Get On the Stupid Bike

So, the car I drive is almost 20 years old. In a few years, it could legally drink.

But it doesn’t have a few years. I took it in this morning after a suspicious clanking noise roused my attention, and it turns out the alternator has a terminal prognosis: three to six months before it bites the dust.

And rather than pouring more money into my 2000 Chevy Blazer, I’ve decided to buy a new (read: used) car.

Immediately, the fears rush in. Am I making the right call? Am I being smart about this? Can I afford it? Should I keep saving up for a few more months?

My mind whirs. My shoulders creep up toward my ears. There’s a steady pressure building in the center of my forehead.

I’m terrified to make a decision because of the what ifs attacking me.

I’m afraid to make a mistake and I don’t trust my own judgment.

I’ve always hated making decisions, but it’s only been in the past few months I’ve realized it’s because I listen more attentively to my irrational fears than to my own voice.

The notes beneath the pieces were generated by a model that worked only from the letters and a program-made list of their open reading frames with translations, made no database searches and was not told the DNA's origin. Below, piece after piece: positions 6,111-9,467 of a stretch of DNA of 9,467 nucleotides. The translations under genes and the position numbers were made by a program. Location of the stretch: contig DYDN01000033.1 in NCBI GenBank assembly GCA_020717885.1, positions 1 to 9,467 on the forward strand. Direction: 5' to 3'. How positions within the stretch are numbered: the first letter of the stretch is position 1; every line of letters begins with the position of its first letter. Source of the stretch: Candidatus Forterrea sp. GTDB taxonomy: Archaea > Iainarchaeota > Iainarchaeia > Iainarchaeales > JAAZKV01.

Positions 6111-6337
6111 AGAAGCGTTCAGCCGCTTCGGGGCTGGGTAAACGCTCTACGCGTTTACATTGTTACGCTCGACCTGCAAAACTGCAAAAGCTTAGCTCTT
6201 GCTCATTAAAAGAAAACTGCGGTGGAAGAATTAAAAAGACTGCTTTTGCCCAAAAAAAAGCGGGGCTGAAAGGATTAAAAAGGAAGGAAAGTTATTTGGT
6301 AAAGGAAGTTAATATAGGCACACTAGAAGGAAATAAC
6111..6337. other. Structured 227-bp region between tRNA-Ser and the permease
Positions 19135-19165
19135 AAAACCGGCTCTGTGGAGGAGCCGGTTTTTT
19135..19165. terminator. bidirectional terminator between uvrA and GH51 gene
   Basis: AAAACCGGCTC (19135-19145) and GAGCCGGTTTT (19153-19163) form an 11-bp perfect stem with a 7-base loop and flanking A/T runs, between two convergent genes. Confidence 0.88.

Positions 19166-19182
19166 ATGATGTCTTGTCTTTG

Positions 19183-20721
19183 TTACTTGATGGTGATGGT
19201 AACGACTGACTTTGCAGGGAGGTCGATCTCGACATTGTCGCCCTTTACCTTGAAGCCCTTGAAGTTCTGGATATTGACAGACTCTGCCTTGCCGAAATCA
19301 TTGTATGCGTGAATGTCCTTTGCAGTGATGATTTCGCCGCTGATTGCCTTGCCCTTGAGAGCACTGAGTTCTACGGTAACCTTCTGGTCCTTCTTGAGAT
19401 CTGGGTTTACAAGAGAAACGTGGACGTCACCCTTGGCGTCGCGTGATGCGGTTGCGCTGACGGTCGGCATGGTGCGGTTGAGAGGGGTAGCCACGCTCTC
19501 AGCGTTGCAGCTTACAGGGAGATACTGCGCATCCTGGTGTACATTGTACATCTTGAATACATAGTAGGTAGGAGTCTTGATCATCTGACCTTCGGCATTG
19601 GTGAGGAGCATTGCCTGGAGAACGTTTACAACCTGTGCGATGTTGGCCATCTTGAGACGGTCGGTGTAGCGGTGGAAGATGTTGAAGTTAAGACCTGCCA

I’m so scared of scraping my knee, I refuse to get on the bike. But what kind of a life is that? A lame one.

Everyone makes decisions, and everyone makes bad decisions. It’s a fact of life I have to accept. In spite of my best intentions, I will make a stupid decision. I’ll mess things up. I’ll get it wrong.

But I won’t die. (Probably.) I won’t ruin my life. (Hopefully.) Most people make terrible decisions and survive. They get up off the asphalt, wincing, and get back on the bike. It’s the only way to keep going.

So I’m going to try my best this week to get on the stupid bike and start pedaling. Because I’ve got this.

And if I don’t? Well, that’s what Band-Aids are for.

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